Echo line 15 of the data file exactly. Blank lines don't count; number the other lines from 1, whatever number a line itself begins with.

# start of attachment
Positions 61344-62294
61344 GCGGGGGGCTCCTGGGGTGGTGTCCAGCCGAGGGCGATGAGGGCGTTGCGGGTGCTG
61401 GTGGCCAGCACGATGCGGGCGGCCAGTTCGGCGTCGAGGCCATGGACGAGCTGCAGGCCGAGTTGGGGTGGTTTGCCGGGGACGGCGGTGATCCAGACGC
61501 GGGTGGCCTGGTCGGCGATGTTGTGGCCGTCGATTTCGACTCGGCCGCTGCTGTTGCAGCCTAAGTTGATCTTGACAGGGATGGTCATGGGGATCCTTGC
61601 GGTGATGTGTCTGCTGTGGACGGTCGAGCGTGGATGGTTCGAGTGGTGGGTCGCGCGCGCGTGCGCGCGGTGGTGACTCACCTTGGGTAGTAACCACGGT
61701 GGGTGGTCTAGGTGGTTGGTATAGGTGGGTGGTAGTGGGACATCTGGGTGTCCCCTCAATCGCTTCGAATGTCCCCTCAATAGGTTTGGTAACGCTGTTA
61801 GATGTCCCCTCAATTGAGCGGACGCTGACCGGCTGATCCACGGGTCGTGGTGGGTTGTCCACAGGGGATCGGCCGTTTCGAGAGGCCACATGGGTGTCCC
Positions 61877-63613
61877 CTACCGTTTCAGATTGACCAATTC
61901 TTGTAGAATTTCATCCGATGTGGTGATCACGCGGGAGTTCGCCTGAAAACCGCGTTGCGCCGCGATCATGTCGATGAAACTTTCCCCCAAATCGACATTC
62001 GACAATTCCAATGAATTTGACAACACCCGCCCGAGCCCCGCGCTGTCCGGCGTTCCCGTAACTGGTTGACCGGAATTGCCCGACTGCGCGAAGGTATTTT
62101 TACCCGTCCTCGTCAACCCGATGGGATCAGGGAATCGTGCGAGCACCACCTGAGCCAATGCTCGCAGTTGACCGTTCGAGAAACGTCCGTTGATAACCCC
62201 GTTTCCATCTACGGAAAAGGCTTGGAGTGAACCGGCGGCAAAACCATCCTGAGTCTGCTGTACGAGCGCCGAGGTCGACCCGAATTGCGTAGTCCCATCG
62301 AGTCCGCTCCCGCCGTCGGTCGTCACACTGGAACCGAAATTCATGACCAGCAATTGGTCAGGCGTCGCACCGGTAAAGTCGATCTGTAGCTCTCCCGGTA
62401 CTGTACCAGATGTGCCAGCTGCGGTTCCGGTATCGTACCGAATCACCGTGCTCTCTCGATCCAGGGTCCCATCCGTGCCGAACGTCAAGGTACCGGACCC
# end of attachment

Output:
62401 CTGTACCAGATGTGCCAGCTGCGGTTCCGGTATCGTACCGAATCACCGTGCTCTCTCGATCCAGGGTCCCATCCGTGCCGAACGTCAAGGTACCGGACCC